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The luxuriously coated Afghan Hound was bred to live high in the cold mountains of Afghanistan. This tall, slender and graceful sighthound has a particularly noble look about it, making it worthy of its title 'King of Dogs'.
As a breed, the Afghan Hound is thought to be over 4000 years old, making it one of 14 of the ancient breeds of dog. Hounds, particularly sighthounds, have been kept for centuries living and working with humans to aid the hunting and capture of quarry, in the case of Afghan Hounds, they were specialist hare and deer hunters, but were large and brave enough to tackle larger, more troublesome animals such as mountain goats and even mountain wild cats.
As the name suggests, the roots of this dog can be traced back to Afghanistan but ancient Egyptian papyrus scrolls have also been found containing pictures of an Afghan looking type dog.
The Afghan Hound was first bought to Britain in the 1800's when returning overseas officers from areas of the British Empire bought them back with them as pets and were colloquially known as 'Persian Greyhounds' One dog in particular, named Zardin, was brought back to England in 1907 from India by a Captain Bariff and became the early ideal of breed type for the first breed standard in 1912. The arrival of the First World War put a temporary stop to the ongoing breeding programme.
When breeding recommenced, two strains of Afghan Hound appeared. In the 1920's a group of these dogs were taken to Scotland by a Major and Mrs. G. Bell-Murray and Miss Jean C. Manson. The offspring produced by these dogs was called the Bell-Murray strain.
The second strain was a group of dogs from a kennel in Kabul owned by Mrs. Mary Amps, which she took to England in 1925. This strain were the more heavily coated mountain type.
Both strain of dog grew in popularity and were exported to Europe, America and Australia with both the strains being mixed into the modern Afghan Hound breed, leading to a breed new standard being written in 1948, which is still used today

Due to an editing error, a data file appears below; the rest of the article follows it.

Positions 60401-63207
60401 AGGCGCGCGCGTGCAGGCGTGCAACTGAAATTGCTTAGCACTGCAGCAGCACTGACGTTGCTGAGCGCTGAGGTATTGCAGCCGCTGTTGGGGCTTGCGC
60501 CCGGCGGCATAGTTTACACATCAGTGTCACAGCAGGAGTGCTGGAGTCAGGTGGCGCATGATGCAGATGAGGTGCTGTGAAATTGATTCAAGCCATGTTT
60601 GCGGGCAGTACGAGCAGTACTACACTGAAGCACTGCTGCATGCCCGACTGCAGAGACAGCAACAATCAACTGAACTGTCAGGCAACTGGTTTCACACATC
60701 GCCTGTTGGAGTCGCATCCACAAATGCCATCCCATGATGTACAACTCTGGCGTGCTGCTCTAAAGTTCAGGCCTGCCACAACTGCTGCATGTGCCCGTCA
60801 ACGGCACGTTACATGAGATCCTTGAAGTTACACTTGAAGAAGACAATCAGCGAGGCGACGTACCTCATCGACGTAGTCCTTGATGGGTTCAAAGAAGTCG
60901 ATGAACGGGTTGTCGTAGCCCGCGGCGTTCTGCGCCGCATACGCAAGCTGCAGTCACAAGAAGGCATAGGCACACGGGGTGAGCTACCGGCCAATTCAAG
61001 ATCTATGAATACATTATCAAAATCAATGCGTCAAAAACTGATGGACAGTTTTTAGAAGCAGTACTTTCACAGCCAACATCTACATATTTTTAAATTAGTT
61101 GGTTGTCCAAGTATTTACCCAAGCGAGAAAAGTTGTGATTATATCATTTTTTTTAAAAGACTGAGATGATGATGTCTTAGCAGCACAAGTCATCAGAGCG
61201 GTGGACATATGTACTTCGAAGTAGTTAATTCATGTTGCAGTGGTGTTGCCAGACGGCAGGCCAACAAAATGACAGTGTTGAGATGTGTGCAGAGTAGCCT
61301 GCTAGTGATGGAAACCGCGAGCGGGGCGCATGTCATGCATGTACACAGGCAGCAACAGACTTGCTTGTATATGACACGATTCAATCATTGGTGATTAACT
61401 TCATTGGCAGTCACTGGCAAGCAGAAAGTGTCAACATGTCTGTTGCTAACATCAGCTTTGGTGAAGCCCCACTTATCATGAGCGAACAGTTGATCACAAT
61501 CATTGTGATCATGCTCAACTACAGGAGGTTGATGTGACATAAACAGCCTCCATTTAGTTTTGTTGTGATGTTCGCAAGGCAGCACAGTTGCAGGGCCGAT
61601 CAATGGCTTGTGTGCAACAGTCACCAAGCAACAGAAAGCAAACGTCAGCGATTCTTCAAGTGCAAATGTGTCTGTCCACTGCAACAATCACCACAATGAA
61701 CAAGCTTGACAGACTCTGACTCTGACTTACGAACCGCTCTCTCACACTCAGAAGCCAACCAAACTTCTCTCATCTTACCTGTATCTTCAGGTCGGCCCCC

Average height to withers: Males and females are both tall and can grow up to 29 inches in height, with males usually being taller than females.
Average weight: Of a slender build, both males and females weigh between 20-27 kg.
You cannot mistake this dog for any other breed of dog as there are no others quite like it!
The first thing you notice about an Afghan Hound is its beautifully silky and long coat. This is fine and heavily feathered in all areas with the exception of the tail which may be a little sparser. The coat can be any colour, but white markings are discouraged. There is sometimes a black 'mask' on the dogs face which when it runs down the muzzle and side of the cheeks is known as a 'Mandarin'.
The ears lie flat to the head almost blending in with the long topknot of hair and the eyes are always dark, and almond shaped with a black nose. The head is slender and tapers into a graceful, but strong, neck. The withers are at the same height as the hindquarters with the front legs being straight and long. The tail of an Afghan Hound is raised when the dog is in action and has a characteristic 'ring' at the end of it.